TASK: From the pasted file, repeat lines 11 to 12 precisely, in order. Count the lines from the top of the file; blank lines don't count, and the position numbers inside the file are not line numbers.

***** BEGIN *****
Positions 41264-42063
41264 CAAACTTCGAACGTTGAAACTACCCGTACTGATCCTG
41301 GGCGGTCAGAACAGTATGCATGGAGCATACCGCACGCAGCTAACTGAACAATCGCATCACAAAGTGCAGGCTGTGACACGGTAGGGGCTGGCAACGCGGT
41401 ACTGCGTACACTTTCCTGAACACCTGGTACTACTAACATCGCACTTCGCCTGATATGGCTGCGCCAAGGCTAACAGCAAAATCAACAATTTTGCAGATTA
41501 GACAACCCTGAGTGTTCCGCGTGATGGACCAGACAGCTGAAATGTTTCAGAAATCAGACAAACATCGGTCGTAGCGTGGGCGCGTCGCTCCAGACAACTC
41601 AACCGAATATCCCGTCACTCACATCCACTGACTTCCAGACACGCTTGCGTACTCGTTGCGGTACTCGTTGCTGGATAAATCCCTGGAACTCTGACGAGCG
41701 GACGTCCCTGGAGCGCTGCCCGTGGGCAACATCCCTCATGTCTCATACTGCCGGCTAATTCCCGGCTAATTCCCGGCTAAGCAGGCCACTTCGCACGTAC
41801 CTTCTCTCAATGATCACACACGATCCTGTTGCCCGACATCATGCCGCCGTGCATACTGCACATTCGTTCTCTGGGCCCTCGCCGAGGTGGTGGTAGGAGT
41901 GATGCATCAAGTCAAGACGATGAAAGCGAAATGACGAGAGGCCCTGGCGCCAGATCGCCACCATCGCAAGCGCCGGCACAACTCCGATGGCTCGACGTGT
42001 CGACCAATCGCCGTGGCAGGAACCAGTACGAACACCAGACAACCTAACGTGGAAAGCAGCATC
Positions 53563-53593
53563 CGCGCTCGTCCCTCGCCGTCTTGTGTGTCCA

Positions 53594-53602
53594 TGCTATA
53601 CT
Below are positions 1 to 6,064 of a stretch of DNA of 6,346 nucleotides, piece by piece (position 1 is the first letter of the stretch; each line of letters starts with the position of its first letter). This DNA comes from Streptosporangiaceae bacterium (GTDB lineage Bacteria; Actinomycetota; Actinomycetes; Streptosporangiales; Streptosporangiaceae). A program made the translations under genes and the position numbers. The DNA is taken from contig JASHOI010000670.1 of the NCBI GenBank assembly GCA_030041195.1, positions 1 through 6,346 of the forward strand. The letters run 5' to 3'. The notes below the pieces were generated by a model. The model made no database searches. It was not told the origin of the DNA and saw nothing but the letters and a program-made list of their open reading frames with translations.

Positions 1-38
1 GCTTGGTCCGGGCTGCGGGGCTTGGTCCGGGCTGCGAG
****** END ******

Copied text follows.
Positions 53563-53593
53563 CGCGCTCGTCCCTCGCCGTCTTGTGTGTCCA